For reasons I have explained here before, reports to the police are privileged and will not support a defamation action. If that is the basis for the claim, this case will soon be gone on an anti-SLAPP motion. But if the woman alleged rape outside of that context, then McDonald’s case will survive.

[MAY 23, 2016 UPDATE:] The attorney for the woman brought an anti-SLAPP motion, based on the fact that the rape was reported only to the police. As I predicted, since McDonald was unable to identify anyone other than the police who received the allegedly defamatory claim, the anti-SLAPP motion was granted and McDonald’s case was dismissed.

Reports to the police are privileged, and can never form the basis of a defamation claim. This case makes clear why that MUST be the rule.

For sake of argument, let’s say McDonald did rape the woman. (Her story seems a little dubious, but let’s assume it was true for sake of this discussion.)

McDonald, who probably has some money from his NFL days, wants to silence this woman and hopefully get her to drop the charges. So he sues her for defamation, knowing that she will have to spend tens of thousands of dollars fighting against that legal action. She may very well get worn down by the time and expense of the legal action, and agree to drop her criminal charges in exchange for McDonald dropping his civil action.

We can never permit criminal defendants to use civil proceedings as a means to intimidate witnesses, and that is why reports to the police are privileged.

That does not leave McDonald without a remedy if the claims were false. If he is found not guilty in the criminal trial, he can then sue his accuser for malicious prosecution, if he can show that the claim was made with malice. Malice can be shown by proving that the woman could not have believed what she claimed.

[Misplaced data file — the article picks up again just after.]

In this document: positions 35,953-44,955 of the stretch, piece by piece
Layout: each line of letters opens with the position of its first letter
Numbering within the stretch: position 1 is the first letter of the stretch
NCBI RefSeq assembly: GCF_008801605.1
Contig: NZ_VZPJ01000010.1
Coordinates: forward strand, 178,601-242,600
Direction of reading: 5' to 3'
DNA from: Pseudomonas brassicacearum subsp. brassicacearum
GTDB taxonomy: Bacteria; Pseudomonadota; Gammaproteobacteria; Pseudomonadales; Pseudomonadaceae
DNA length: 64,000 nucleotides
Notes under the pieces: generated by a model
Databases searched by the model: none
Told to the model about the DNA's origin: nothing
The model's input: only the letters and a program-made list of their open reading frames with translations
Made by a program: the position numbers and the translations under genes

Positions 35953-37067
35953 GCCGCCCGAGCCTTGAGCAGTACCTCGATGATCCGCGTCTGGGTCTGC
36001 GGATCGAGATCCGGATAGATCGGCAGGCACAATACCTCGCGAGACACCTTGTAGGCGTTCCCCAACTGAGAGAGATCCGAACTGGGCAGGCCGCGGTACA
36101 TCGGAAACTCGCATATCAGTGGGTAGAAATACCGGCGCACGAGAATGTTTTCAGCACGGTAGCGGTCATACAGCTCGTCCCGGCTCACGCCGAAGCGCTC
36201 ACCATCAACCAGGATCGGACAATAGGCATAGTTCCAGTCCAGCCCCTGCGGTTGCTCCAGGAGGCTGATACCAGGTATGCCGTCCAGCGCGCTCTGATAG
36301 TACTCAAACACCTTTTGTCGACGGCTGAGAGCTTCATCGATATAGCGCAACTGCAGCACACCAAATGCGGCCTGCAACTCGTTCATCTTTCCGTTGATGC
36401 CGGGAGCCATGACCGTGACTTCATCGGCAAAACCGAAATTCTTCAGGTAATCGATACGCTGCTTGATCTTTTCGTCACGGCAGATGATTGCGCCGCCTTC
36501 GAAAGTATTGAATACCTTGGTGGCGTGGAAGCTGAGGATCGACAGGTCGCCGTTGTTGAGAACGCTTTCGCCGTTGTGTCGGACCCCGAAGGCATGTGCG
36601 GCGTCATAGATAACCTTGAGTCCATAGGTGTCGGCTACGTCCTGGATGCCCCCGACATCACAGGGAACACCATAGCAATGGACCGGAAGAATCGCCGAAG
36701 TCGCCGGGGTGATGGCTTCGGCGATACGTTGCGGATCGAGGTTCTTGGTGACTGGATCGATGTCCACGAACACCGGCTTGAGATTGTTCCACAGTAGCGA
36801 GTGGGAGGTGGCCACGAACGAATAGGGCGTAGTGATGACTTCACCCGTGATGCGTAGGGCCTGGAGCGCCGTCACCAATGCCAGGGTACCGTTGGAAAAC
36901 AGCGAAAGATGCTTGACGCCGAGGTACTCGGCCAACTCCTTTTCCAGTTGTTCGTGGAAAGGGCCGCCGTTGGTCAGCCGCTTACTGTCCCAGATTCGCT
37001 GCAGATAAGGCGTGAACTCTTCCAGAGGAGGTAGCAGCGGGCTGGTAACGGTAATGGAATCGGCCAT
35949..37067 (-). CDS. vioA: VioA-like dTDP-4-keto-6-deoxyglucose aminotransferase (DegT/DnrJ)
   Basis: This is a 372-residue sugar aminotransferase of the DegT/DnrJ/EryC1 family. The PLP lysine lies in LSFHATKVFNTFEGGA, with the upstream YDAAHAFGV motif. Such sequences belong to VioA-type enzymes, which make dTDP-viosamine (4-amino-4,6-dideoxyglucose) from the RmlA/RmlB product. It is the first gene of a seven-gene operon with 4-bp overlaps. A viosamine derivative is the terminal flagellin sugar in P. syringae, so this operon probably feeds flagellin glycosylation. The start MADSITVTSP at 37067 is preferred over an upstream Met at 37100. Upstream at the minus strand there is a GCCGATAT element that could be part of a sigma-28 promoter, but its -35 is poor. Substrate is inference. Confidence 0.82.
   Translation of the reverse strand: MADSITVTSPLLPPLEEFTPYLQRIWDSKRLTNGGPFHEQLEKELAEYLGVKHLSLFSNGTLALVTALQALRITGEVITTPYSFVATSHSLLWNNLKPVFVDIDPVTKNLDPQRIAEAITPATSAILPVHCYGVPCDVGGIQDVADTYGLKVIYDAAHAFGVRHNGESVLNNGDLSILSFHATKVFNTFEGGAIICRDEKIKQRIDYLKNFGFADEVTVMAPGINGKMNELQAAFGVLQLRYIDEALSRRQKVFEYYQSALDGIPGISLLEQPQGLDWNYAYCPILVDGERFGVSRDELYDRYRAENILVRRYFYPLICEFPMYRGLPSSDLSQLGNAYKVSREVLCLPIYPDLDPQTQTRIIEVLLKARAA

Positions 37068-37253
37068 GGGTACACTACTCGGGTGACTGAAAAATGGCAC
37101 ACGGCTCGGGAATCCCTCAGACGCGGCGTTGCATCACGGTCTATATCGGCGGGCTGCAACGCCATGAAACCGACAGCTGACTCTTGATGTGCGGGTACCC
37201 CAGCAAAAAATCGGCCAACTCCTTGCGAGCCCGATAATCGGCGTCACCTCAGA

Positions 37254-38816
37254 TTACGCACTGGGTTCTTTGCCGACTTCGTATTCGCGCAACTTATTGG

Defamation in False Online Review

In a case brought by a US law firm in respect of a defamatory allegation on the firm’s Google Maps profile, it was held that the posting of a false online review by an English poster amounted to defamation deserving of substantial damages. In The Bussey Law Firm PC & Anor v. Page [2015] EWHC 563 (QB), the offending post read as follows:


‘Scumbag Tim Bussey, pays for false reviews, loses 80% of his cases.

Not a happy camper’


Source: www.scl.org

bowling ball knocking down false pins
A case out of England that is interesting for a couple of reasons.

When I mention that I represent clients who are suing for false online reviews, I sometimes get a shocked look. People feel that reviews should be off limits, since they are matter of opinion.

In a perfect world that would be entirely true, but as this case illustrates, a review is not a matter of opinion if it is a complete fabrication by someone who has never done business with the company. Here, the defendant charges $5 to write fake reviews. The reviews can be good or bad, depending on what the purchaser wants. Keep that in mind whenever you are reading on-line reviews.

The damages awarded are also interesting. No doubt, the plaintiff could not show any direct loss of business because of this one bad review, but the court nonetheless awarded the maximum amount permitted under the law. One’s reputation has value, and the court felt a stiff damage award was appropriate for damaging the reputation.

Fake Social Media Account by Police Allowed Without Warrant

Keep your friends close, and your Instagram friends even closer.   One of your online friends might be the police and a search warrant is not needed to befriend you on social media.

Source: www.thenationaltriallawyers.org

The Social Media Police Strike Again

To quote Bugs Bunny, “What a maroon!”

When a string of burglaries occurred, the police had a pretty good idea who it might me. They found the suspect’s Instagram account, and asked (under an undercover account) to become “friends”. The suspect agreed.

The suspect then proceeded to send out pictures of all the stolen property to his “friends”, which now included the police. Busted.